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Decision No. 18,234

Appeal of R.C., on behalf of his child, from action of the Board of Education of the Yorktown Central School District regarding student discipline.

Decision No. 18,234

(January 31, 2023)

Shaw, Perelson, May & Lambert, LLP, attorneys for respondent, Julie M. Shaw, Esq., of counsel

ROSA., Commissioner.--Petitioner appeals the decision of the Board of Education of the Yorktown Central School District (“respondent”) to impose discipline upon his child (the “student”).  The appeal must be dismissed.

The student attended respondent’s high school during the 2021-22 school year.  On February 18, 2022, the student skipped economics class and went to the cafeteria.  At some point, the student played music from his cellphone.[1]  A cafeteria staff person asked the student to turn the music down; he did not comply.  The staff person called an assistant principal, who spoke to the student about his conduct.  During the ensuing conversation, the student spoke to her in a loud and disrespectful manner.  The record reflects that the student was thereafter suspended for five days, from February 28 through March 4, 2022.

In a notice of hearing dated February 28, 2022, the district informed the student that it would convene a long-term suspension hearing concerning his conduct on February 18.  Respondent alleged that the student’s conduct endangered the safety, morals, health, or welfare of others and constituted insubordination and disorderly/disruptive conduct.

A long-term suspension hearing, presided over by a hearing officer, occurred over two days.  In findings and recommendations dated March 14, 2022, the hearing officer recommended that the student be found guilty of the charges against him.  He also recommended suspension through the remainder of the 2021-22 school year with an early return option if the student made a “written application to the Superintendent at the end of April seeking … readmission to School ….”  The superintendent adopted the findings and recommendations in a letter dated March 18, 2022.  Petitioner appealed this determination to respondent, which denied his appeal on May 6, 2022.  This appeal ensued.  Petitioner’s request for interim relief was granted, in part, on May 18, 2022.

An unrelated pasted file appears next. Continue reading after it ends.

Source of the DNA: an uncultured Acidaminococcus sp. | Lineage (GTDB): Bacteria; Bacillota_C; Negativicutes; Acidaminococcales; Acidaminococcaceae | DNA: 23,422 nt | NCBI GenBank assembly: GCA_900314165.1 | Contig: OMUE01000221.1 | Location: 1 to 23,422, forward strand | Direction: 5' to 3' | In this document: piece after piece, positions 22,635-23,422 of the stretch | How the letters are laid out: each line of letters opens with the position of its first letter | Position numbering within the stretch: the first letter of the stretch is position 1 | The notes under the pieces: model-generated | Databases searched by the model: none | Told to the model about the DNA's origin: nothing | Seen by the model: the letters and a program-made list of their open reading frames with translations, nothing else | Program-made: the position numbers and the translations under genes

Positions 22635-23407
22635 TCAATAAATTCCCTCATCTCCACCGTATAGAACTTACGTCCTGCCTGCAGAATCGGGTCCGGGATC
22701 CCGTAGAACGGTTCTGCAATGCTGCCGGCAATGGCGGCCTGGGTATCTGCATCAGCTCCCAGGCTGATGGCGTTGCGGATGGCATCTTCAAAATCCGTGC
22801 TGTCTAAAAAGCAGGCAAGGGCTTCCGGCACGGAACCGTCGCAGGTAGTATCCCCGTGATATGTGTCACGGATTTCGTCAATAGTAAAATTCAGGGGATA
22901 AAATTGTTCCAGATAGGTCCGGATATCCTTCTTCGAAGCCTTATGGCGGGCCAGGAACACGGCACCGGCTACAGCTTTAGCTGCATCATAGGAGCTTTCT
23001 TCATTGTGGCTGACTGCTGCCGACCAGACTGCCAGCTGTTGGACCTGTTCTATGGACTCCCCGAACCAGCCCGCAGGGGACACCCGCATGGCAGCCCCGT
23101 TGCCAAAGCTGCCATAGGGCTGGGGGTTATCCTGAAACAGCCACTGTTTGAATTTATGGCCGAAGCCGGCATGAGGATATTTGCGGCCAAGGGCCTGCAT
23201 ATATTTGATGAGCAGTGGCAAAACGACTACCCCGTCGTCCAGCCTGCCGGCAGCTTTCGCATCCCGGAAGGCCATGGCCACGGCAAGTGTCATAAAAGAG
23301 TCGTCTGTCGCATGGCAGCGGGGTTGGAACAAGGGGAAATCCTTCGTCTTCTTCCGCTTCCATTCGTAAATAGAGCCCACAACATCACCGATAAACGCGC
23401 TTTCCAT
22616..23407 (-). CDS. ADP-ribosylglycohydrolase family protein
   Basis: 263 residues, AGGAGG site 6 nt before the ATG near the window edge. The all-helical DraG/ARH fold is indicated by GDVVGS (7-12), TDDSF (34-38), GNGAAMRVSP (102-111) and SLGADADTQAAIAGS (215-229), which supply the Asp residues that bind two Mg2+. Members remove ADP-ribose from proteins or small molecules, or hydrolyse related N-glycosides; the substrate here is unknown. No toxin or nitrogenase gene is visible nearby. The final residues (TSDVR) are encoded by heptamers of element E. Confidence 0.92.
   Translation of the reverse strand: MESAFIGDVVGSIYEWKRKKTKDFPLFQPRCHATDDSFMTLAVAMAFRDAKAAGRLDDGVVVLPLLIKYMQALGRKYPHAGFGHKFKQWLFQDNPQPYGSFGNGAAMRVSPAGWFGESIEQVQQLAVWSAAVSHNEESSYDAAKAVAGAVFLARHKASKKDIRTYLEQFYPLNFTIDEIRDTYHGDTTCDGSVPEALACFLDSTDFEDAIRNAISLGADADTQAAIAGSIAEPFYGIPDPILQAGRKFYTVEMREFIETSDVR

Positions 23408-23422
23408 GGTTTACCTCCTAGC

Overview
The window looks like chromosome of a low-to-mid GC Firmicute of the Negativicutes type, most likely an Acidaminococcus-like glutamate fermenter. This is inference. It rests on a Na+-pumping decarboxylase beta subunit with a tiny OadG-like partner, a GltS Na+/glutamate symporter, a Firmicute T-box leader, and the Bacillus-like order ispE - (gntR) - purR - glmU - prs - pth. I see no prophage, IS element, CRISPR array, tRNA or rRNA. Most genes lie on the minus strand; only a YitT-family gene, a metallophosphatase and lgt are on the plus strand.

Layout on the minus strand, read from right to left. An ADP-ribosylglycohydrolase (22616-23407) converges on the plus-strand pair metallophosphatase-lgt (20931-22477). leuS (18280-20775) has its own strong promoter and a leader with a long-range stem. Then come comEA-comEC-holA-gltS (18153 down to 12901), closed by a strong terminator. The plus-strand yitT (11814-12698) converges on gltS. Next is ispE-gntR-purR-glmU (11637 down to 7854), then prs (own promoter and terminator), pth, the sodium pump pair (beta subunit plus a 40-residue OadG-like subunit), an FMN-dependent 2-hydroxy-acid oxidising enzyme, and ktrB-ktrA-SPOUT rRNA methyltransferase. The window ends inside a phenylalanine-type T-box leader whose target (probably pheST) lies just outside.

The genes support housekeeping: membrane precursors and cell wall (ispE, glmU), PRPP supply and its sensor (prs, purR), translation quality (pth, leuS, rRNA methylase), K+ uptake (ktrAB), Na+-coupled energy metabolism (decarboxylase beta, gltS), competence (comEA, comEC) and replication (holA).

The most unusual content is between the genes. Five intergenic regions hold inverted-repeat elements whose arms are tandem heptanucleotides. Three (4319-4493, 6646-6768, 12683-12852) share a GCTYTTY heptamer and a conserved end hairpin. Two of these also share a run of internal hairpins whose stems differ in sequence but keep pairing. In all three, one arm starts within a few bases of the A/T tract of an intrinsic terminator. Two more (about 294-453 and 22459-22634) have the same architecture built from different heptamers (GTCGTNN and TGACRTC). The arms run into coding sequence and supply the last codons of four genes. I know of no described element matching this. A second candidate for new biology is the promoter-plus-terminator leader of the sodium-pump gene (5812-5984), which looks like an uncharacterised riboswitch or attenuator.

Petitioner alleges that respondent failed to produce competent and substantial evidence of the student’s guilt.  Petitioner further contends that the district’s witnesses offered inconsistent testimony.  Petitioner additionally argues that because the district discussed prior suspensions during the penalty phase of the hearing, it “opened the door” to review of those determinations.  Finally, petitioner argues that the length of the suspension was excessive.  For relief, petitioner seeks the student’s immediate reinstatement to school and expungement of four short-term suspensions, including a five-day suspension pertaining to the incident described herein, from his record.

Respondent denies petitioner’s contentions and argues that it produced competent and substantial evidence of the student’s guilt.[2]

The appeal must be dismissed, in part, as moot.  The Commissioner will only decide matters in actual controversy and will not render a decision on a state of facts that no longer exists due to the passage of time or a change in circumstances (Appeal of Sutton, 57 Ed Dept Rep, Decision No. 17,331; Appeal of a Student with a Disability, 48 id. 532, Decision No. 15,940; Appeal of M.M., 48 id. 527, Decision No. 15,937; see Matter of Hearst Corp. v Clyne, 50 NY2d 707, 714 [1980]).  Where the Commissioner can no longer award a petitioner meaningful relief on his or her claims, no live controversy remains and the appeal must be dismissed (Appeal of R.B., 57 Ed Dept Rep, Decision No. 17,394; Appeal of N.C., 40 id. 445, Decision No. 14,522).  The long-term suspension at issue in this appeal has ended and petitioner does not seek its expungement from the student’s record.  Accordingly, there is no meaningful relief that can be granted in connection therewith (Appeal of a Student with a Disability, 60 Ed Dept Rep, Decision No. 17,943; Appeal of T.W., 54 id., Decision No. 16,728).[3]